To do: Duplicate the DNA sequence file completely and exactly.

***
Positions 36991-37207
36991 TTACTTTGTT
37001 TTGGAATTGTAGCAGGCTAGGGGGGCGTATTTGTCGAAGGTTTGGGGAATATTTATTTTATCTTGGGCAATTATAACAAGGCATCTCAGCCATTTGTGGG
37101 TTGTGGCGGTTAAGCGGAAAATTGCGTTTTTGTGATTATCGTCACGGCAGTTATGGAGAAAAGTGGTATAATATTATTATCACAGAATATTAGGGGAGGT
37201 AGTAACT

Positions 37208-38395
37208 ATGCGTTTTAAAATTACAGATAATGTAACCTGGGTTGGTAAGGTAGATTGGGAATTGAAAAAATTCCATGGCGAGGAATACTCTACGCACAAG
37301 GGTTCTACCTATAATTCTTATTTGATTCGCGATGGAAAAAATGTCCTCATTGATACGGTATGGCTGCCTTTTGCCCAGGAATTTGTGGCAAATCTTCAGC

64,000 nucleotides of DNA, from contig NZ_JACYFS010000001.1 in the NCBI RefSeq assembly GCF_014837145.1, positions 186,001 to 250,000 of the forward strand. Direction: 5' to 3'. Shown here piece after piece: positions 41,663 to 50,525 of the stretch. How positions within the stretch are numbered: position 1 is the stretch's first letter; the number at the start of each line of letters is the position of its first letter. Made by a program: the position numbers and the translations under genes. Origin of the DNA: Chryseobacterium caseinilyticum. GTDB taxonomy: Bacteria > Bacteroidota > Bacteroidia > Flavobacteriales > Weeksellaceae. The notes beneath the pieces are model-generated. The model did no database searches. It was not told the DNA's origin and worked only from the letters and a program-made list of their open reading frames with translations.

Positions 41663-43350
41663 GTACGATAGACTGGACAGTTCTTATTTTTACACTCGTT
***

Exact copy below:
Positions 36991-37207
36991 TTACTTTGTT
37001 TTGGAATTGTAGCAGGCTAGGGGGGCGTATTTGTCGAAGGTTTGGGGAATATTTATTTTATCTTGGGCAATTATAACAAGGCATCTCAGCCATTTGTGGG
37101 TTGTGGCGGTTAAGCGGAAAATTGCGTTTTTGTGATTATCGTCACGGCAGTTATGGAGAAAAGTGGTATAATATTATTATCACAGAATATTAGGGGAGGT
37201 AGTAACT

Positions 37208-38395
37208 ATGCGTTTTAAAATTACAGATAATGTAACCTGGGTTGGTAAGGTAGATTGGGAATTGAAAAAATTCCATGGCGAGGAATACTCTACGCACAAG
37301 GGTTCTACCTATAATTCTTATTTGATTCGCGATGGAAAAAATGTCCTCATTGATACGGTATGGCTGCCTTTTGCCCAGGAATTTGTGGCAAATCTTCAGC

64,000 nucleotides of DNA, from contig NZ_JACYFS010000001.1 in the NCBI RefSeq assembly GCF_014837145.1, positions 186,001 to 250,000 of the forward strand. Direction: 5' to 3'. Shown here piece after piece: positions 41,663 to 50,525 of the stretch. How positions within the stretch are numbered: position 1 is the stretch's first letter; the number at the start of each line of letters is the position of its first letter. Made by a program: the position numbers and the translations under genes. Origin of the DNA: Chryseobacterium caseinilyticum. GTDB taxonomy: Bacteria > Bacteroidota > Bacteroidia > Flavobacteriales > Weeksellaceae. The notes beneath the pieces are model-generated. The model did no database searches. It was not told the DNA's origin and worked only from the letters and a program-made list of their open reading frames with translations.

Positions 41663-43350
41663 GTACGATAGACTGGACAGTTCTTATTTTTACACTCGTT